There was no joy in the Seattle sports world when in March of 2020, it and the rest of the world effectively shut down operations, and a small football team that was only beginning to win the hearts of the 12th Man fell victim to the COVID-19 pandemic.
Fans were crushed. I was crushed. The Seattle Dragons, despite just a 1-4 2020 record, showed such innovation and interest in its fan base, it was hard to ever see the XFL fall, let alone so soon. So when it was announced three years later that the league would return, all eyes turned to the new ownership to see what role, if any, Seattle would play.
It was safe to say that ownership had “Rock-solid” faith in the city, and the prodigal franchise returned to play once again as the Sea Dragons. Fans were excited. I was excited…and concerned.
Don’t get me wrong. Seattle as a football market has more than proved itself to be a compelling, deafening voice in the football world. My concerns were instead tied to loyalty. Who would be coming back? Who would take it seriously?
It was sensible to also consider a new team, the Seattle Kraken, has captured the hearts of Seattle fans since the Dragons’ departure. That, of course, comes with lots of ticket sales toward the NHL and away from the XFL.
So it amazed me that the same night the Kraken would take to their home ice in a crucial regular season game, the XFL’s Sea Dragons would suit up for their home opener Feb. 23. It was a questionable move, but it gave fans such as myself the chance to see what the XFL 3.0 was made of with such heavy competition.
Needless to say, my reaction was mixed in the 20-18 loss to the St. Louis Battlehawks.
It’s pretty hard to find a bad seat in the house as all of the tickets have people sitting in the lower bowl, up close to the action. In the NFL, the tickets would cost several hundred dollars, but the lowest price for endzone seats is around $30 here. That frees up more money for food and drink, which in any league is expensive.
As expected, the fans came by the thousands, many of them wearing the old and new team’s apparel or dressing as the most crazed of us fans do. Those who did not own a piece of Sea Dragons decoration wore the many jerseys that represent the other professional sports team, including, yes, a few Kraken. Lo and behold, even a few Battlehawks fans were spotted around Lumen Field. It wasn’t quite the same volume of fans as in 2020, but warmer weather should attract a bigger crowd in future games.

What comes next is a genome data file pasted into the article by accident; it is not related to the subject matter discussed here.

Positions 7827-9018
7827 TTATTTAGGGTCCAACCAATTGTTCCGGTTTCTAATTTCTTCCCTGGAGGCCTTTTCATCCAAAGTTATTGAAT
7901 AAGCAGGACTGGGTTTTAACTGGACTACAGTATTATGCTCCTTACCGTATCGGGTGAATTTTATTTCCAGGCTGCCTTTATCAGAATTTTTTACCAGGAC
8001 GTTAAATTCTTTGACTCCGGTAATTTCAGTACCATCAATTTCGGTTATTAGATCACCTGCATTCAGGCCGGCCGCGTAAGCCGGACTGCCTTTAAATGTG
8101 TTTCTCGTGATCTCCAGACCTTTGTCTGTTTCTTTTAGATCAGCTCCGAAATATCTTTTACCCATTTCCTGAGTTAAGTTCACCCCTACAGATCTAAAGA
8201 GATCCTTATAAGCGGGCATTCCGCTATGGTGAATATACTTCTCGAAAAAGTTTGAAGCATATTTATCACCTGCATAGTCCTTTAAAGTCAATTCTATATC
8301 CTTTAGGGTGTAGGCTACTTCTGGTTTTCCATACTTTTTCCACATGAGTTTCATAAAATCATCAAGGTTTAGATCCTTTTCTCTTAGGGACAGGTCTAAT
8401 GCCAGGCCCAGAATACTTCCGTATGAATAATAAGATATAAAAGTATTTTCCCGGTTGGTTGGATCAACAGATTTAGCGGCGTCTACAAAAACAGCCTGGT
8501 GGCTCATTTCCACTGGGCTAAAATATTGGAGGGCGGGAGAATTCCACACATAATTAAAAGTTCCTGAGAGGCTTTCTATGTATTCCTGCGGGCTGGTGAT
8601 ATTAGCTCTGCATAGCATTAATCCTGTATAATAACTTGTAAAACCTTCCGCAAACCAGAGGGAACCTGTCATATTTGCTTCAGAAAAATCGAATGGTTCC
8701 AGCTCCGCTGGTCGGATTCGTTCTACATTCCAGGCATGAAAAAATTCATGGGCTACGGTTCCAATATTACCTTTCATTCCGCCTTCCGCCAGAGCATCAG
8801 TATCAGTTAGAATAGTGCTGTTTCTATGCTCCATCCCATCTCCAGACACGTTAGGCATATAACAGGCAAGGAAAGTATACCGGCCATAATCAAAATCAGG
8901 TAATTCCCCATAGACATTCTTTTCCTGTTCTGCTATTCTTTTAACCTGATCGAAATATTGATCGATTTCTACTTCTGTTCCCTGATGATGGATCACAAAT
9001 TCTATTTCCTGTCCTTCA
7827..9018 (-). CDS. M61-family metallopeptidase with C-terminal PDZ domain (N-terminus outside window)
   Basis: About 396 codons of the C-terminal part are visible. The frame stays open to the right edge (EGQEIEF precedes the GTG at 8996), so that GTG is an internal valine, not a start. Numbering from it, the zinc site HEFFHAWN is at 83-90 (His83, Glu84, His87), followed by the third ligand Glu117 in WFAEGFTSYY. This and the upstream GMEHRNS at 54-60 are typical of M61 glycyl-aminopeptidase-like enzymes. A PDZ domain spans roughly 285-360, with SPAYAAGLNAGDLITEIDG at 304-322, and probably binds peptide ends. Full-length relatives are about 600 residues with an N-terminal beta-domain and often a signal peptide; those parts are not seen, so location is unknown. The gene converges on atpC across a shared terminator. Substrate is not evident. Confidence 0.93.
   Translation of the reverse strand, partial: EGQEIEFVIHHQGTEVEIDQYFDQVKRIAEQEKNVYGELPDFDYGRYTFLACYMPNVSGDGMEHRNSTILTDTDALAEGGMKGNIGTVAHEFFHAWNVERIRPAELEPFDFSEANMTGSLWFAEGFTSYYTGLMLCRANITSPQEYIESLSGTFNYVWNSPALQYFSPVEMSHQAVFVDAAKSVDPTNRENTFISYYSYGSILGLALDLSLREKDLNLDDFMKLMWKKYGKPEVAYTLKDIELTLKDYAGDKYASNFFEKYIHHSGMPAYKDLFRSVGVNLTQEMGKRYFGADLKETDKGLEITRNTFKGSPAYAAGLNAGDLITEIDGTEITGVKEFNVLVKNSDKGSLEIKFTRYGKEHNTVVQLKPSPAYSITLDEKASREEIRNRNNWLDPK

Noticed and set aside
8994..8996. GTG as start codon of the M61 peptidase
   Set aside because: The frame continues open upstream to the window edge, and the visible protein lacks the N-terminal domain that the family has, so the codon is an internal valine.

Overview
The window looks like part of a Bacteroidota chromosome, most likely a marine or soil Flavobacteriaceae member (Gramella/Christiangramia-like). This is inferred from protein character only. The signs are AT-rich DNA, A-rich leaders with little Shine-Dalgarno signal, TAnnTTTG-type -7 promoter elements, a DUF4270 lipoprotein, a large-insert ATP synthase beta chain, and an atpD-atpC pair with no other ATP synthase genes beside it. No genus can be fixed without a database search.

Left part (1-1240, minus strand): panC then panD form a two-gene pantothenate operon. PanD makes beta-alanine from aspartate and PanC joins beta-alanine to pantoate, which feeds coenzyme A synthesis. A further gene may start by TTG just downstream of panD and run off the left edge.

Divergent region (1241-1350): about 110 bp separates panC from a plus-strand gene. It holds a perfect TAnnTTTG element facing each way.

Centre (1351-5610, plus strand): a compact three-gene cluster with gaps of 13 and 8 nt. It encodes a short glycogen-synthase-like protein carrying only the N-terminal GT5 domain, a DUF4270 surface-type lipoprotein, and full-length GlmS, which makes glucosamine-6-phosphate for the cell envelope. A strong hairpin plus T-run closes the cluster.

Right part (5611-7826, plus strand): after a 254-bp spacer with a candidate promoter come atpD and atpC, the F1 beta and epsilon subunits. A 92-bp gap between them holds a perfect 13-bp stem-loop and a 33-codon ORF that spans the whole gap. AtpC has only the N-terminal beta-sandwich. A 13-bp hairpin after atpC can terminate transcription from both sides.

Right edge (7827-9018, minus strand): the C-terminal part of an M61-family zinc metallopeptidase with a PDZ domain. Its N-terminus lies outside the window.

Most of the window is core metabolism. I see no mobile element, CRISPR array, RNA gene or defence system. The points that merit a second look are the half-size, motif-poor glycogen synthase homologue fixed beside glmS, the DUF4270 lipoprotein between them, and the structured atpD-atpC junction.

Right from kickoff, the crowd was into it despite frigid temperatures. Loud cheers were given for starting quarterback Ben DiNucci and ex-NFL star wideout Josh Gordon as the Sea Dragons took the field. On offense, while at times frustrating to watch, there was an eagerness to see the players succeed. On defense, there came loud roars from the crowd as in any other home game to disrupt the Battlehawks.
Obviously, the game was not a sell-out. Heck, it wasn’t anywhere close to filling any side of seats, but that comes with the territory of a new league. Considering the Sea Dragons have one of the biggest stadiums to fill, it was a promising start.
One thing that did shock me was the presentation. I was under the impression that fans watching in-person would have access to the new exclusives, such as witnessing live XFL replay feed or hearing from players mid-game. Instead, it was about as routine of a football game as anyone could see in the NFL. The fact that it was their top advertising tool and it wasn’t implemented on field astounded me.
Despite early flaws and an 0-2 record, I’m excited to see what this team, this franchise and this league can do. I believe attendance will increase as the year goes on. It’s an exciting time to be a football fan in Seattle. Now if a Seattle XFL team could finally start winning some games and holding on to the football, that would be the icing on the cake.